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. Last Updated: 07/27/2016

Fradkov Seeks Closer Vietnamese Ties

HANOI, Vietnam -- Russia and Vietnam are capable of expanding not only their key business in oil and gas exploration but also trade, investment, telecoms and transport industries, top government officials said on Thursday.

Prime Minister Mikhail Fradkov said at a news conference in Hanoi that Russia was ready to join Vietnam's tender to supply equipment to the $2.3 billion Son La hydro power plant and help Vietnam build its first nuclear power plant.

Vietnamese Prime Minister Phan Van Khai said trade with Russia could grow to several billions of dollars in the coming years, from $1.02 billion last year and $570 million in 2001, when President Vladimir Putin visited Hanoi.

Speaking after closed-door talks with Fradkov, Khai said the Russian government would finance Russian firms that invested in Vietnam.

In detailing energy-sector ties, Russia asked Vietnam to extend their 50-50 oil and gas joint venture, Vietsovpetro, beyond 2010, when the 30-year contract expires, Vietnamese Industry Minister Hoang Trung Hai said.

"They've asked for that, but the venture management will have to study and make proposals to the two governments, then the intergovernmental committee will consider it," he told reporters after a document-signing ceremony witnessed by the two prime ministers.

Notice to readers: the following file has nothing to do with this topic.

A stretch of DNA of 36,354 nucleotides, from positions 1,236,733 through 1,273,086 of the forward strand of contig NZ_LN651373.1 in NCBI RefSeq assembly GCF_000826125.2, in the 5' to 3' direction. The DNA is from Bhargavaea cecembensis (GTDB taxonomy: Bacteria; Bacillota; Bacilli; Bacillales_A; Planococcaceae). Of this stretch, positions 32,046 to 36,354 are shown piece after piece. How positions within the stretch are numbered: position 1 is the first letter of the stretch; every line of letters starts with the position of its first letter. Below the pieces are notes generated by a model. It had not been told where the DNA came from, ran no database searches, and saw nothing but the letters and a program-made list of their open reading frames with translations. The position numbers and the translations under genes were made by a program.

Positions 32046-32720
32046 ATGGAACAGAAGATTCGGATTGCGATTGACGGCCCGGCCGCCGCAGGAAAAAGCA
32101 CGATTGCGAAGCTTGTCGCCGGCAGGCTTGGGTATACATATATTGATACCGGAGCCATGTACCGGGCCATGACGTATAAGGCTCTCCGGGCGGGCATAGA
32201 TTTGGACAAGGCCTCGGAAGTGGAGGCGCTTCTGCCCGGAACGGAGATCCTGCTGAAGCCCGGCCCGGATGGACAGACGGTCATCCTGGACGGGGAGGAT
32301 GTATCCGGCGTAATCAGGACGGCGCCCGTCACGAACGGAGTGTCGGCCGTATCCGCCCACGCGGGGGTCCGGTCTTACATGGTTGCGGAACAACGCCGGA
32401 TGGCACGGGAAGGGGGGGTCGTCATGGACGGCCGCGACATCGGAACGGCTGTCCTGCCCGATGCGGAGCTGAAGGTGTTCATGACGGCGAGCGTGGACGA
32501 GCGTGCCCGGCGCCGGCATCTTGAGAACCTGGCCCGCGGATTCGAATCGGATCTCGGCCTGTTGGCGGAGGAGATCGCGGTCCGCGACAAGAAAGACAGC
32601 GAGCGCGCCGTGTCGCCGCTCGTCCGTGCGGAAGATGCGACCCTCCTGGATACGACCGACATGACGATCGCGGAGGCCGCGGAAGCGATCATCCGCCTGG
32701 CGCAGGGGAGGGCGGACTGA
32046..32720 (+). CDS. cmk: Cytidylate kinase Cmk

"Cooperation in the future would not only be in Vietnam, but in a third country, including a former Soviet country," Hai said, without identifying the country.

Vietsovpetro is Vietnam's key oil and gas firm and accounts for 80 percent of the country's crude output. In the past 25 years it has pumped 150 million tons of crude and made profit after repaying for investment worth around $1.5 billion.

Vietsovpetro, a venture between state oil monopoly Petrovietnam and Russia's Zarubezhneft, operates Vietnam's biggest oil field, Bach Ho.

Vietsovpetro has been stepping up exploration to offset declining output at Bach Ho, which now produces 220,000 barrels per day. The venture said last year that Bach Ho's output would shrink by an average 1.06 million tons per year, or 21,000 bpd, from 2005 to 2014, when it would be closed.

State-owned Zarubezhneft officials have said they are confident the terms of Vietsovpetro's operation and production sharing would be extended beyond then.